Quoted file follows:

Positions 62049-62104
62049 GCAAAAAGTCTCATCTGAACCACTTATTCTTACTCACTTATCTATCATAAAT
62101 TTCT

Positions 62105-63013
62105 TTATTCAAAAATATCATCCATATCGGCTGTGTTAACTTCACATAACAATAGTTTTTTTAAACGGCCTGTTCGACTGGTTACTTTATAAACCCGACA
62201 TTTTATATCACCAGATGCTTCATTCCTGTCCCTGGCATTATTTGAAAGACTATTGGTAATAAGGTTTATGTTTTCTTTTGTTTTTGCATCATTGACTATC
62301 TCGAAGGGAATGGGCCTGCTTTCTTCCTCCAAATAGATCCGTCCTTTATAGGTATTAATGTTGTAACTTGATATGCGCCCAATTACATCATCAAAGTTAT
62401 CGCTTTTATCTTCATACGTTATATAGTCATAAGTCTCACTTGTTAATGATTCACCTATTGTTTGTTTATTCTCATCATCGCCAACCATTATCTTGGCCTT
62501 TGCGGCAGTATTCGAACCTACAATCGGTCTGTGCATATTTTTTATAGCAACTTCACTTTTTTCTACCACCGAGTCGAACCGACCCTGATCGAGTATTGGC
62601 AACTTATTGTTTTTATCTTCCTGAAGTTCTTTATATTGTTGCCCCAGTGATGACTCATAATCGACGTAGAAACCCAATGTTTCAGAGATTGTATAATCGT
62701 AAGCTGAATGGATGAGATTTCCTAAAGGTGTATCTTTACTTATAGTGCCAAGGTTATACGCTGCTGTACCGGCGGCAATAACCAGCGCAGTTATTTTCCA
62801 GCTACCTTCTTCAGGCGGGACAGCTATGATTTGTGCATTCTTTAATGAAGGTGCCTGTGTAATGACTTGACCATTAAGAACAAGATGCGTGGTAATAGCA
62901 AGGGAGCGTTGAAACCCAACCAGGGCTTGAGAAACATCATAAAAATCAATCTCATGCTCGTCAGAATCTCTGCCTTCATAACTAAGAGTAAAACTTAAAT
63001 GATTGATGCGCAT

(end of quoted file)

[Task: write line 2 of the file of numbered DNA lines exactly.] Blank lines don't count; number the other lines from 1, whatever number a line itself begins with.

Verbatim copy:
62049 GCAAAAAGTCTCATCTGAACCACTTATTCTTACTCACTTATCTATCATAAAT